Use this URL to cite or link to this record in EThOS: http://ethos.bl.uk/OrderDetails.do?uin=uk.bl.ethos.505105
Title: Digital data acquisition techniques for fast neutron detection using liquid scintillator
Author: Jaffar, Ghulam
Awarding Body: University of Surrey
Current Institution: University of Surrey
Date of Award: 2007
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Abstract:
The motivation of this project is to explore the use of digital pulse processing techniques for fast neutron and gamma ray detection in liquid scintillator. Digital techniques can simplify the performance of scintillation detectors where both timing information and pulse-height spectroscopy are required. Software based pulse shape discrimination (PSD) and timing algorithms have been developed that can be used in various neutron experiments in the time-of-flight (TOF) mode over a wide neutron energy range. These algorithms can be applied to current pulses produced directly from the photomultiplier tube and thus removing the need for processing electronics, which are typically required in an analog pulse shape system. The digital techniques developed in this study were applied to a large volume "Demon" liquid scintillator detector. The Demon detector has a high intrinsic efficiency over a large energy range that is 50% for neutrons of 10 MeV and about 50% for gamma-rays of 1275 keV. During the normal Demon experiments the energy of fast neutron is measured using analog TOF methods. Application of the digital techniques developed in this work can be extended to neutron gamma coincidence experiments to measure the neutron energy spectrum using the time-of-flight technique. In this work the performance of the digital TOF and PSD techniques were investigated by measuring the fast neutron energy spectrum from an Am-Be source. The use of digital pulse processing is a powerful technique that allows acquires both the time and energy information from a single data set. Good n/gamma separation was obtained using digital PSD applied to the Demon detector. The PSD figure-of-merit was investigated and the performance of different algorithms was compared. The application of digital timing methods was investigated and the results are compared to those obtained using conventional techniques.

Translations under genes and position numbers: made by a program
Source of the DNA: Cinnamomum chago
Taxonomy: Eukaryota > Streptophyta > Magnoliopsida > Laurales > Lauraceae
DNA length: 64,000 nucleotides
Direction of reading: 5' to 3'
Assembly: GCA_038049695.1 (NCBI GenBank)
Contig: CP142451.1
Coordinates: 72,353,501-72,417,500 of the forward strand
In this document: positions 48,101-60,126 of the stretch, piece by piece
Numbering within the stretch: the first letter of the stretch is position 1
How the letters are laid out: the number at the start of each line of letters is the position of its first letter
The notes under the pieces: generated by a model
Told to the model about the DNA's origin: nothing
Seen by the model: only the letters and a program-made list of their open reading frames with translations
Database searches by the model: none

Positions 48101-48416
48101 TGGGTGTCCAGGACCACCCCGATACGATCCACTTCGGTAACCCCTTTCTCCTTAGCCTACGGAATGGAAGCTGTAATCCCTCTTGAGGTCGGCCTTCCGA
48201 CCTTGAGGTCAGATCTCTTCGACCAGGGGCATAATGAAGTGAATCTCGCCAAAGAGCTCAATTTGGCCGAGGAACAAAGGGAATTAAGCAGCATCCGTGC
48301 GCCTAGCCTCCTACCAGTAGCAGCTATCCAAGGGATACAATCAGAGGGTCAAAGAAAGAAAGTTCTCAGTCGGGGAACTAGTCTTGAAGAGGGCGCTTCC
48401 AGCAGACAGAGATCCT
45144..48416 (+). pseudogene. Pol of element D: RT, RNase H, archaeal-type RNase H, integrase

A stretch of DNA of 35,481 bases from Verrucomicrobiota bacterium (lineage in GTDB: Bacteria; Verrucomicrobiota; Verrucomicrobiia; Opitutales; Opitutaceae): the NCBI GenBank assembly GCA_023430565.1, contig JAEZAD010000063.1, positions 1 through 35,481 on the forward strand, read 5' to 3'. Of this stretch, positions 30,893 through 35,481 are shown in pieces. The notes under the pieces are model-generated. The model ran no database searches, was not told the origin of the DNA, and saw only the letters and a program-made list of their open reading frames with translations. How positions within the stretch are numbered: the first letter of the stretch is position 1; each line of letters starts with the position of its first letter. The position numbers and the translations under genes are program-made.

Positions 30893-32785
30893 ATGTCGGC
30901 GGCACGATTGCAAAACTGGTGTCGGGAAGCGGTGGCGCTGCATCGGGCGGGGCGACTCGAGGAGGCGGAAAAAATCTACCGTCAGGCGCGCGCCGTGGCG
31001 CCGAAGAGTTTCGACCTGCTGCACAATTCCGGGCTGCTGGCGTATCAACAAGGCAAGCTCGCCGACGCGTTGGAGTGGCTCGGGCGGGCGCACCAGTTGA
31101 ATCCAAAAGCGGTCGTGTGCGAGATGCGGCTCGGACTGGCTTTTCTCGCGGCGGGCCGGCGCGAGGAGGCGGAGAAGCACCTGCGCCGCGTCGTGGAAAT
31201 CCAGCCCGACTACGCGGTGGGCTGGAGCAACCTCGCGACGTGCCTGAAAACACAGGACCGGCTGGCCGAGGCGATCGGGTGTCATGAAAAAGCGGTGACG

Supervisor: Not available Sponsor: Not available
Qualification Name: Thesis (Ph.D.) Qualification Level: Doctoral
EThOS ID: uk.bl.ethos.505105  DOI: Not available
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